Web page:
Rebels, gov't-backed militias clash in Sudan's Darfur
Rebels and government-backed militias clashed close to a strategic town in Sudan's South Darfur state, insurgents and peacekeepers said
Rebels and government-backed militias clashed close to a strategic town in Sudan's South Darfur state on Thursday, insurgents and peacekeepers said, leaving an unknown number dead.
The latest outbreak of fighting stoked tensions in the region ahead of a decision by the International Criminal Court on whether to issue an arrest warrant against Sudan's President Omar Hassan al-Bashir for alleged war crimes in Darfur.
The rebel Justice and Equality Movement (JEM) told Reuters militia fighters loyal to a former insurgent leader attacked its forces close to the south Darfur town of Muhajiriya, a town 80 km (50 miles) from south Darfur's capital, Nyala.
"They suffered a severe defeat. There were lots of deaths and injured," said the chairman of JEM's legislative council Al-Tahir al-Feki, speaking by phone from London.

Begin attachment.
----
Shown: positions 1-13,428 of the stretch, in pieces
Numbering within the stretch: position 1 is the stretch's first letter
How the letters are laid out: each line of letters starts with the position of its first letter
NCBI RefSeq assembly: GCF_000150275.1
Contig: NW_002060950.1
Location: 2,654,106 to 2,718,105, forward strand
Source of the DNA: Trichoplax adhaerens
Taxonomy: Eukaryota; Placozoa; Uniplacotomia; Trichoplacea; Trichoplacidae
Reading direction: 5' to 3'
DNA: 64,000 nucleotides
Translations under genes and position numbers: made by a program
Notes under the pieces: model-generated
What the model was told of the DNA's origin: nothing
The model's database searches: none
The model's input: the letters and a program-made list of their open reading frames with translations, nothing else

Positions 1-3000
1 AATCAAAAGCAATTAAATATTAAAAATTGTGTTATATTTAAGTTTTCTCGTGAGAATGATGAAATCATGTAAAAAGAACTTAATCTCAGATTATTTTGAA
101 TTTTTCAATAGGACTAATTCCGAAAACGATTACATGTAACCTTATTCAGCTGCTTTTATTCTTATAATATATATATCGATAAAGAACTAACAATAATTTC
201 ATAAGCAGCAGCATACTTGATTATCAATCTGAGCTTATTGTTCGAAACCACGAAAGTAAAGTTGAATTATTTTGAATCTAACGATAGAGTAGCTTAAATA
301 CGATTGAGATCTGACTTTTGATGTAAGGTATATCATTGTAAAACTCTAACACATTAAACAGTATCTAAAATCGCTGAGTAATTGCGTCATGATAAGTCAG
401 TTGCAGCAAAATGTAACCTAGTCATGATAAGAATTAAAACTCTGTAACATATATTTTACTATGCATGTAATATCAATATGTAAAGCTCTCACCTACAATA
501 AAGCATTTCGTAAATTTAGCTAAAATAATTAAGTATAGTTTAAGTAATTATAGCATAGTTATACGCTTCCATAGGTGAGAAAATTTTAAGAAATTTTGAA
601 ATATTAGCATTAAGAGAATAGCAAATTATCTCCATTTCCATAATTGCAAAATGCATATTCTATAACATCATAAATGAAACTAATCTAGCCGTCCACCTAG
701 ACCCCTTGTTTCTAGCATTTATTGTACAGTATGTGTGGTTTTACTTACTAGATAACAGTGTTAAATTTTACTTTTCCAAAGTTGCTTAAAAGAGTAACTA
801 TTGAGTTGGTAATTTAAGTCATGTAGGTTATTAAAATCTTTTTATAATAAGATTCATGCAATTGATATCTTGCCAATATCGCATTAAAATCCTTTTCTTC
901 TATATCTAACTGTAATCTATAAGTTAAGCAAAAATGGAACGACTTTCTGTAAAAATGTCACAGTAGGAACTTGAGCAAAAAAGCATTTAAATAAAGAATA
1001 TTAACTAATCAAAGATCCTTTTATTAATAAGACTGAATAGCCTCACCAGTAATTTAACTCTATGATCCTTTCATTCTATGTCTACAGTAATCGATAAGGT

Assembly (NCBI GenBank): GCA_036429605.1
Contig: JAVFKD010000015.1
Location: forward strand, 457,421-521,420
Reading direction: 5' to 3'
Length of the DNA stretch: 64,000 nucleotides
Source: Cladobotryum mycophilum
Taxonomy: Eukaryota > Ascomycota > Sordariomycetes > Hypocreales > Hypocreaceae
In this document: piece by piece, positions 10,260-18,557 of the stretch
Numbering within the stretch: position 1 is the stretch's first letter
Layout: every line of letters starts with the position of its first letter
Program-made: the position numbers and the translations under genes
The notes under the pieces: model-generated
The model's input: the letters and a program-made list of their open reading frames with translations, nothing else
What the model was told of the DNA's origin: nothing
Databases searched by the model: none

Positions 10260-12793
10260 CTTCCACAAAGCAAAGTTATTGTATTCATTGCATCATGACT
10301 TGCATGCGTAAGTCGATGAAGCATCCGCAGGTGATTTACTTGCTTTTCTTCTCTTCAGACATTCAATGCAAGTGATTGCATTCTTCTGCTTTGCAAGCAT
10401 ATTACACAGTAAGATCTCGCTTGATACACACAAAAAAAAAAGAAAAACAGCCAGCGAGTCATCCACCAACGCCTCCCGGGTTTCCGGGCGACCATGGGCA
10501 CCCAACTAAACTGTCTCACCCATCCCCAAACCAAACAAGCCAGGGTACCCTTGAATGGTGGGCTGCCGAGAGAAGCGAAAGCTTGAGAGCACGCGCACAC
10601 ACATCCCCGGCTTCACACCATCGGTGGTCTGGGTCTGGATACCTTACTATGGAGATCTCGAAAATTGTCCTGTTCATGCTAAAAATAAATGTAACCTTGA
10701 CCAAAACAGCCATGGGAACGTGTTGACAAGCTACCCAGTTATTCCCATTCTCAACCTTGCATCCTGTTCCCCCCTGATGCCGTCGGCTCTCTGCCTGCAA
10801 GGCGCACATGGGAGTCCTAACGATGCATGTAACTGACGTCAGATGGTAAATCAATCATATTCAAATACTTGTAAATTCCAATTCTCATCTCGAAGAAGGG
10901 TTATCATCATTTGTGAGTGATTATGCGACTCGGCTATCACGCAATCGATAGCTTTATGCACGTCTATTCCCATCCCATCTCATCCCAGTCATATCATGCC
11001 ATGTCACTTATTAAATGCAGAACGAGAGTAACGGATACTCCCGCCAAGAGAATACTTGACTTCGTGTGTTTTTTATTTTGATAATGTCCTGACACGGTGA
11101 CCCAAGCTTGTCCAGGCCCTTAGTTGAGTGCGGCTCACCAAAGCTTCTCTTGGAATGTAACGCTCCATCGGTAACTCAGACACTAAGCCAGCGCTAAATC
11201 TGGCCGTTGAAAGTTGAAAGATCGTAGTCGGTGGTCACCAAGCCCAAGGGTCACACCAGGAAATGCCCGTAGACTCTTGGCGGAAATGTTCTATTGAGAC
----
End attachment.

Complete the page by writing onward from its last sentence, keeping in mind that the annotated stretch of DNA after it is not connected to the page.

Al-Feki said the attackers came from a branch of the Sudan Liberation Army led by Minni Arcua Minnawi, the only rebel leader to sign a peace deal with the government in 2006.
No one was immediately available for comment from Minnawi's faction, which has a stronghold in Muhajiriya.
The joint U.N./African Union UNAMID peacekeeping force in Darfur said it could not comment on the outcome of the fighting or the number of casualties.
"But we can confirm fighting took place. Many IDPs (internally displaced people) are taking shelter close to our camp which is practically in Muhajiriya," said spokesman Noureddine Mezni.
JEM commander Khalil Ibrahim said commanders in the area told him they had taken control of Muhajiriya. But the statement could not be verified independently.
The news came a day after Sudan's army said it bombed JEM positions around the town, a rare acknowledgement of aerial attacks that are banned by ceasefires and a U.N. Security Council resolution.
Mostly non-Arab rebels in Darfur took up arms against Sudan's government in 2003, accusing Khartoum of neglecting the remote western region.
Khartoum armed mostly-Arab militias to crush the rebellion which has since disintegrated into a chaotic conflict involving bandits, rival tribes, insurgent splinter groups and government forces.
International experts say 200,000 have died and 2.5 million been driven from their homes in the conflict. Khartoum says 10,000 have died.
Reuters Last Mod: 15 Ocak 2009, 16:07